Wilcox’s book called to mind another lively and lyrical memoir I really enjoyed reading recently, Michel Pastoreau’s The Colours of our Memories (2012) Pastoreau is a historian of colour, and this book is his own personal history of a relationship with shades and hues that began in very early childhood, and went on to play a central role throughout his life and work. The book’s first section focuses on Pastoreau’s memories of clothes, and there’s a wonderful account of his adolescent discovery of his own “chromatic hypersensivity” in relation to a blazer he was forced to wear to a wedding that was quite obviously the “wrong” shade of navy blue. Pastoreau deftly weaves together personal recollections with broader narratives of social and cultural memory, and on matters of French taste he is very astute and often very funny. Writing of “Mitterand beige” Pastoreau speculates (with his tongue only slightly in his cheek) about how many votes the left lost in the early 1990s due to the peculiarly abhorrent neutral shade for which the suits of the president of the republic became notorious:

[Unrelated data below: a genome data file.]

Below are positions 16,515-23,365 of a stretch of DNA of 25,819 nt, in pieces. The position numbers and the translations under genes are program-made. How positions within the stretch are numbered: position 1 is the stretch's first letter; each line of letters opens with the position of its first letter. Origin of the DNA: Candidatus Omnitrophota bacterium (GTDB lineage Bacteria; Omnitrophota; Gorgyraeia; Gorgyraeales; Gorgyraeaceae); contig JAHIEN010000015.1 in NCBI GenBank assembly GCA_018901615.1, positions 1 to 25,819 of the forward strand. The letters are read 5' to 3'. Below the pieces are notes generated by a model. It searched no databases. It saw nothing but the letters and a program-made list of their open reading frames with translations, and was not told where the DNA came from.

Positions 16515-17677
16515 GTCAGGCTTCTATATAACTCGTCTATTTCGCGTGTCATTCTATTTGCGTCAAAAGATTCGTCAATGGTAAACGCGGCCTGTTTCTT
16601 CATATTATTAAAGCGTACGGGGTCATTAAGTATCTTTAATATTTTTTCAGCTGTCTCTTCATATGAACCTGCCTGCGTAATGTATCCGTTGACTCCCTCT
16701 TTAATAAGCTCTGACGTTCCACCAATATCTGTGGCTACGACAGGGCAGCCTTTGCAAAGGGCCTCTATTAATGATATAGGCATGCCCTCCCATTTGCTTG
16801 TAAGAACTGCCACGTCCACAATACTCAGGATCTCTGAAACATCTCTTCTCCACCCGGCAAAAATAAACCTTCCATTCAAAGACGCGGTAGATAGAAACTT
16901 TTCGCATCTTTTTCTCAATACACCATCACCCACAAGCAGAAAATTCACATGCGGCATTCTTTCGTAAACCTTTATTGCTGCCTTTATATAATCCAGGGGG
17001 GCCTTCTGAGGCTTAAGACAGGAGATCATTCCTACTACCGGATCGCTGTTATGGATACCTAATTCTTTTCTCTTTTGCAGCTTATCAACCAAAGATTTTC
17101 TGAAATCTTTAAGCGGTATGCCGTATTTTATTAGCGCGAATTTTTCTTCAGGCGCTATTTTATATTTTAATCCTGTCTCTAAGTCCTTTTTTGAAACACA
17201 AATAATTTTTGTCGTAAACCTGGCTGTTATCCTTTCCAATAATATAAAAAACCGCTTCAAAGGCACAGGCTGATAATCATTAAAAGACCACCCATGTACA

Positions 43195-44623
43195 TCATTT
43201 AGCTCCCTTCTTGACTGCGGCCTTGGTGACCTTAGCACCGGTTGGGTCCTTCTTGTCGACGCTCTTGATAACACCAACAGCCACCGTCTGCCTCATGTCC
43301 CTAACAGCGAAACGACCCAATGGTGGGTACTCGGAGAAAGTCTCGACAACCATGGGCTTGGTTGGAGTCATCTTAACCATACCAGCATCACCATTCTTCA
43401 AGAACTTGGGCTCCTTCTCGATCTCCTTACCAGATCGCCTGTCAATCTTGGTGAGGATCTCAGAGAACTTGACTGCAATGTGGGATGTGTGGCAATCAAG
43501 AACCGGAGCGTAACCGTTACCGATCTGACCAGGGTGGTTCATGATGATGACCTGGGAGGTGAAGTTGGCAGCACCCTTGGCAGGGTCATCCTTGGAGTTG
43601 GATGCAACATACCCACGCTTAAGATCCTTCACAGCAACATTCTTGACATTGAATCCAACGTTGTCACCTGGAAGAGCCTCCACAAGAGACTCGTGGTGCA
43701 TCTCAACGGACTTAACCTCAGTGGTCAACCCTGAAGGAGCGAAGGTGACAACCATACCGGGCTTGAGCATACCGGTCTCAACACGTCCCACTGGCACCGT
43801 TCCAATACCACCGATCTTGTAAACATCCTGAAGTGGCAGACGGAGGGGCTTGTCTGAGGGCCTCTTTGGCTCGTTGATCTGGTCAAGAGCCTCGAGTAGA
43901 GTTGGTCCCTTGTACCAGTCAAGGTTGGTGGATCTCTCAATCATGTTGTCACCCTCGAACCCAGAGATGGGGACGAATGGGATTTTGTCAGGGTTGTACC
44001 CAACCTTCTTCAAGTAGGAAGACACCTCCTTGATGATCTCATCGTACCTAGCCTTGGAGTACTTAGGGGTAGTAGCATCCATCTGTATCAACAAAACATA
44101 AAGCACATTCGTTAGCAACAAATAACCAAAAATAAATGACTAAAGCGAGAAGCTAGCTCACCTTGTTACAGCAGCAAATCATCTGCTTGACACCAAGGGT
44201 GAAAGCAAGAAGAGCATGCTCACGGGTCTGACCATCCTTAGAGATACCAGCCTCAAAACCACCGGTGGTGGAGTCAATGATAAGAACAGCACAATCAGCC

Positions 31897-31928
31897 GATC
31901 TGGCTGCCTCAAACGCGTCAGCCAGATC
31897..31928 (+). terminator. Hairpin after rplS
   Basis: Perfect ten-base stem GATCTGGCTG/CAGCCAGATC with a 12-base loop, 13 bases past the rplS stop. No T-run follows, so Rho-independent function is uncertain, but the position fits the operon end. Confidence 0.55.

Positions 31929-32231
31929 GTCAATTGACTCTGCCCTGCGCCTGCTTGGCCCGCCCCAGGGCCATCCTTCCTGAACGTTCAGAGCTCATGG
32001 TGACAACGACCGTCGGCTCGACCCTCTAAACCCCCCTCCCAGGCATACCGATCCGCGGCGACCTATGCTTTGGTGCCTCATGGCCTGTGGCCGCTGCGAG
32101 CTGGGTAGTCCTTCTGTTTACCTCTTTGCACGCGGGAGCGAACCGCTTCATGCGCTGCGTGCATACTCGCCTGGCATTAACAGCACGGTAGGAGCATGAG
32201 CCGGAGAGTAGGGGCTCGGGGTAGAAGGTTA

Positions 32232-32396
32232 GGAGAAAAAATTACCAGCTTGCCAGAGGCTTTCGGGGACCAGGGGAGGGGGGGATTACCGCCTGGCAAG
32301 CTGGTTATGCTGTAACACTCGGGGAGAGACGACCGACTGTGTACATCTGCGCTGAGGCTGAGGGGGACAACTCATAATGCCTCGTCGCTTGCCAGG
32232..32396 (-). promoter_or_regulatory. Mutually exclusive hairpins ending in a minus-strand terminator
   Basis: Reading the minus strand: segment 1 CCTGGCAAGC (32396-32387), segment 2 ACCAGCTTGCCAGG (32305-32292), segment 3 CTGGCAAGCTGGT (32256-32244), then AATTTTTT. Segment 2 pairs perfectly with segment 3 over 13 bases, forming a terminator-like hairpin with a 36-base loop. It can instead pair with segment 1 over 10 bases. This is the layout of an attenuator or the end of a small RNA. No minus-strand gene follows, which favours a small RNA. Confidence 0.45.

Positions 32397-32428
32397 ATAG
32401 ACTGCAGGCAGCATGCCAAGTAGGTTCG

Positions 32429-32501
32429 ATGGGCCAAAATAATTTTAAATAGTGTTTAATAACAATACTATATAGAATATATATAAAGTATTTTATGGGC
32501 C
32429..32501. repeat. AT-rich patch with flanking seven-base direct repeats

“Their [the suits’] shade of beige was disastrous: both too pale and too flashy, like that of some petty provincial miscreant, and with a suggestion of mouldy mustard that was really unpleasant . . . a nasty beige at once out of date yet too new; a provincial beige or the beige of some shady district; a vulgar beige like something out of a 1940s novel, clumsily reintroduced as fashionable after excessively thorough treatment at the cleaners. In short, a “Simenon beige” that had become a “Mitterand beige.”

One of my favourite sections in this book concerns Pastoreau’s vivid childhood memory of eating mandarin-flavoured sweets, which he’d buy from snack dispensers on the platforms of the Paris Metro. He recalls the dispensing machines as being painted a particular shade of orange, but he later discovers (from old photographs) that these machines were never, in fact, orange at all, but rather grey, or yellow.